Knowledge is not documentation

knowledge

As a business, your main asset is knowledge. That might be a great catch phrase, kind of those inspirational quotes some managers like to hang on the walls of the office – like “if you can dream it, you can do it” (by the way: that’s simply not true).

But really, in many many (many) organizations, knowledge is simply the main thing they produced. Take a software company. The code lines developers write are knowledge. As a new employee, your best bet at understanding what is going on is to just read the code. At a law firm, the past contracts and data rooms are where every lawyer spends time finding the right clauses and ideas. Even a marketing agency has past designs, videos and write-ups its workers created and should reuse.

Now you can understand why, when said that probably we should have added one more “many” when we said that in many many organizations knowledge is the main thing that they produce.

The problem is that many knowledge managers confuse knowledge with documentation. They believe that the activities described above – creating, maintaining, storing and so on – are actually steps in a separate process that should be initiated, marketed and sold throughout the organization.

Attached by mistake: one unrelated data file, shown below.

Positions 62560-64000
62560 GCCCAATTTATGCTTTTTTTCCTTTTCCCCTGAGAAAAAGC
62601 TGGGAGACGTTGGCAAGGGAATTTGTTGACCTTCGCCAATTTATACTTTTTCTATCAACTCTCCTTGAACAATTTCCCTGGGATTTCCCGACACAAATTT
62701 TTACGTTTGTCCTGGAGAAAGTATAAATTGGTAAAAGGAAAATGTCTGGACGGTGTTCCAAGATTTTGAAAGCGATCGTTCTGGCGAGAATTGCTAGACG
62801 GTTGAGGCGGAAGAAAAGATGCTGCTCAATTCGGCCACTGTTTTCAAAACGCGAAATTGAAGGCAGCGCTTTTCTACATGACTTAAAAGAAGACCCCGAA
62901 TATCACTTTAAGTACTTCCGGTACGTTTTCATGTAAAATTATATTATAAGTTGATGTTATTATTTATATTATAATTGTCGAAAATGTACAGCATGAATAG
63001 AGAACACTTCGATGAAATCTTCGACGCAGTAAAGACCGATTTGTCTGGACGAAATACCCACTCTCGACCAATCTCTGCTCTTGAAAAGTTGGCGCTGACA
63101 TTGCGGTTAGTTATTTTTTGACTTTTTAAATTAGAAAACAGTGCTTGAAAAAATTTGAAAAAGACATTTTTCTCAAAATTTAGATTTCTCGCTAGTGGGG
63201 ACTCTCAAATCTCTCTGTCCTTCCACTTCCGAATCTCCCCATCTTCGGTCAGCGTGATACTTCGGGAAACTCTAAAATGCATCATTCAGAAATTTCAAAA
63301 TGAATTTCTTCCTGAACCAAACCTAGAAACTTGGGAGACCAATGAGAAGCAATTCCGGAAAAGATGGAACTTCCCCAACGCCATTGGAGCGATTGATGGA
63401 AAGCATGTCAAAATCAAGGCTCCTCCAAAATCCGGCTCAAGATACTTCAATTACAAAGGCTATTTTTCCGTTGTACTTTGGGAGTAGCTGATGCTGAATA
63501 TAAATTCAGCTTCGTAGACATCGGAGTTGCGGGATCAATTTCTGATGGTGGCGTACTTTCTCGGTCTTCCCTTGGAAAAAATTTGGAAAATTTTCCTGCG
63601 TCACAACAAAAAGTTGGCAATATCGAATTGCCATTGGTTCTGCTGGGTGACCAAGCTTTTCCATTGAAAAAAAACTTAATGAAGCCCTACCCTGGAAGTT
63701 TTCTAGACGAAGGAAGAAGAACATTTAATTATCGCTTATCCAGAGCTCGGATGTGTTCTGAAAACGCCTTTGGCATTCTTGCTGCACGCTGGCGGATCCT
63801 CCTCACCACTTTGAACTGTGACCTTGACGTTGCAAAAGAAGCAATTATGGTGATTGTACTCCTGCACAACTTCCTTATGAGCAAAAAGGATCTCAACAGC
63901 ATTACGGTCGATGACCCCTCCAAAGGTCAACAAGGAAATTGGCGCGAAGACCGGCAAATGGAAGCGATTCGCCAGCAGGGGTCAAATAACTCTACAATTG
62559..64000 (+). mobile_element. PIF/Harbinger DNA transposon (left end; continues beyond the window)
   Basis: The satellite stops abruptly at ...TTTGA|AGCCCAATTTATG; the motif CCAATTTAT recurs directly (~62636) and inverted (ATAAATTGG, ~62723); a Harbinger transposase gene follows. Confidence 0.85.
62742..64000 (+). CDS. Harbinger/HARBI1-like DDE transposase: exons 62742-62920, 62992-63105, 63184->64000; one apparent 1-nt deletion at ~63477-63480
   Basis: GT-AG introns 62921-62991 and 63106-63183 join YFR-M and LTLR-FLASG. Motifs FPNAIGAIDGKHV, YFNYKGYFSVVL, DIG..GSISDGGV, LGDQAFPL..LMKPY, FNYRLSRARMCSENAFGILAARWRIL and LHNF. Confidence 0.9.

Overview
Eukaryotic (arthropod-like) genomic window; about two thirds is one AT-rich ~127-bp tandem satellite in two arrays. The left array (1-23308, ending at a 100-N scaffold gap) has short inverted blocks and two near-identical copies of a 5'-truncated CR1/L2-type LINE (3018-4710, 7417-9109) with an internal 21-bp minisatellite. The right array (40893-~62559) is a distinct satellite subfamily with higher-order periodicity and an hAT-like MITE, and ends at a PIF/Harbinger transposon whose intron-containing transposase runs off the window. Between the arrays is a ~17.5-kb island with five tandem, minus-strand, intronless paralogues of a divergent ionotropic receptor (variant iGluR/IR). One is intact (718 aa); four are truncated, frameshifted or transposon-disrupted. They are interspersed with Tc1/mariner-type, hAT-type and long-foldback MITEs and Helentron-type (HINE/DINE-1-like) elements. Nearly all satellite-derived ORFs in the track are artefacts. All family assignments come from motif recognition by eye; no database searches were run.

They think that in order to excel as a knowledge manager, they should either do it themselves or motivate employees to help them in that process. What would be the next step then, if you hold such a belief? Just go out and buy a nice authoring software, spend a lot of time on ruminating how to categorize the different subject matters and discuss the right approach to organizing the material in a beautiful hierarchy. The finished system is indeed something one can take pride in, but hey, is that Knowledge Management? 

Well, no. This process could be great in order to create structured courses and e-learning sessions  – for either customers or employees. The organization, the hierarchy, the on-going theme – all lend themselves as a great way to explain and teach newly arrived employees and newly acquired customers. That’s why many knowledge management departments are overseeing e-learning activities.

Knowledge is not writing

Knowledge management is not about writing documentation, nor about harassing fellow employees to do it. Yes, good writing always goes a long way to explain concepts and ideas, but it should not be an external activity. It is a major part of the job. 

Great knowledge managers know they should be doing two things.